NAVASSA — The Environmental Protection Agency (EPA) recommends taking “no action” to clean up a portion of the former Kerr-McGee Chemical Corporation in Navassa.
The move would free up about 100 acres for redevelopment near an area of town where more than 400 new residential units were approved in the fall.
While growth in Brunswick County has exploded over the past decade, growth in Navassa has lagged, partially due to the difficulty in getting the Superfund site ready for redevelopment.
The Kerr-McGee plant was in operation from 1936 to 1974, under several different owners. The plant treated wood with creosote, a tar-like substance used for a variety of purposes, including as a pesticide and for treating wood (which is how it was used at the Navassa plant). Creosote is considered a probable human carcinogen.
If the EPA’s recommendation to leave the small portion of the site alone sticks, it would mark a major step toward spurring economic development in the riverfront area of town. However, the recommendation has been sharply criticized by an environmental law firm that says there’s more than enough settlement money already allocated to the site to properly clean it up.
At a public information meeting next week, local, state, and federal officials will be available to provide overall project updates on the entire 254-acre Navassa Superfund Site.
Operable Unit 1
Representing about one-fifth of the entire former creosote facility, a 21.6-acre portion named Operable Unit 1 (OU1) is one potential area that could be remediated. It would cost an estimated $3 million to excavate contaminated soil on the site.
A Human Health Risk Assessment produced by the EPA in April 2019 shows soil at the 101.6-acre former creosote facility is contaminated with at least two chemicals, Bis(2-ethylhexyl) phthalate (DEHP), Benzo[a]pyrene (BaP); both serve as indicators of creosote contamination, according to the assessment.
Because the 21.6-acre site is currently zoned industrial, the EPA concluded in October that OU1 “poses no current or potential threat to human health or the environment” given the anticipated future land uses, which include commercial, industrial, or recreational. Given these factors, the EPA is recommending a “No Action Remedy.”
Dawn Harris-Young, an EPA spokesperson, said the agency is still evaluating feedback submitted (the public comment period closed in November). A Record of Decision is forthcoming and will include summaries of responses to concerns raised, but is not necessarily binding, Harris-Young said.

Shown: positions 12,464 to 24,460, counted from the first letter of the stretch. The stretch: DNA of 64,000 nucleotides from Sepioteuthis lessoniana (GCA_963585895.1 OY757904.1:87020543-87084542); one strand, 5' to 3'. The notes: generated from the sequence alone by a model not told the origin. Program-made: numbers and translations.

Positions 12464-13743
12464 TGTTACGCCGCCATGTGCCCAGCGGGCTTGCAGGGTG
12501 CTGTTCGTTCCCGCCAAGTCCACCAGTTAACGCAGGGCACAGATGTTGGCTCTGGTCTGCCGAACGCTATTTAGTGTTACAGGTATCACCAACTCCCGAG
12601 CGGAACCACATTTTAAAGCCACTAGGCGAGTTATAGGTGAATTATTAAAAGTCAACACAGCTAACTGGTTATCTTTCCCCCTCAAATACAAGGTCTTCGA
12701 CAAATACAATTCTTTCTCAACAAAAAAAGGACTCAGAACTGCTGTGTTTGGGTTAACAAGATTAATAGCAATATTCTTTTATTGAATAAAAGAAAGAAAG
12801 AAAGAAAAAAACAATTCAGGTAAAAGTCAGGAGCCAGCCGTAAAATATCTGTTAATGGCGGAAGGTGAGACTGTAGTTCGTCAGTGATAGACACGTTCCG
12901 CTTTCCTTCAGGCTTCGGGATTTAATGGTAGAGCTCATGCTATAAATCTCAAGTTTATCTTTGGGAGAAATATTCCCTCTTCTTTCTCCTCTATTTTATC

“Sometimes things change,” she said. “Sometimes there are other land-use decisions made in an area and those will be addressed at that time.” Specific concerns may be addressed at the meeting planned Tuesday, Harris-Young said.
Although the Kerr-McGee Chemical Corporation ceased its Navassa operations in 1974, the site wasn’t dismantled until 1979 and 1980. Creosote still present at the site leached into the soil; this contamination reached the groundwater, which ultimately leads to public waterways.
A legal settlement in 2010 created the Multistate Environmental Response Team and set aside funds for contaminated sites across the nation. As of 2017, the Trust had approximately $90 million remaining in the fund specifically dedicated to the Kerr-McGee site.
In a Dec. 5 letter addressed to the EPA, the Southern Environmental Law Firm (SELC) writing on behalf of the non-profit, Navassa Community Economic and Environmental-Redevelopment, condemned the EPA’s solution.
“Full cleanup of OU1 is a bargain, and anything less defies the governing statutes, regulations, EPA guidance, sound public policy, and common sense,” the letter states.
OU1 essentially landlocks the Eastern Upland Area of the former creosote plant, an 82-acre portion that is relatively uncontaminated (view the map below for reference). The EPA’s No Action Remedy would free up all 101.6 acres for redevelopment in an area that would otherwise likely serve as prime real estate.
In its letter, the SELC states the Navassa community has not ruled out residential development of the site. If it was considered to include residential use, the federal cleanup standard increases significantly.
Town officials have long emphasized the importance of industrial zoning, hoping that an industrial business could provide good-paying jobs to the community’s residents.
The Navassa community has about three times more African American residents than the average North Carolina population, according to U.S. Census data. Residents also have a lower median income than Brunswick County residents on average.
The SELC urges the Department of Environmental Quality (DEQ) to take action, stating the EPA’s No Action Remedy would have a “disproportionate, adverse impact on a predominantly African-American community” and violate the Civil Rights Act.
What: Public information meeting. Local, state and federal representatives will be in attendance
When: Tuesday, January 14, from 6 to 8 p.m.
Where: Navassa Community Center
Send tips and comments to Johanna Ferebee Still at firstname.lastname@example.org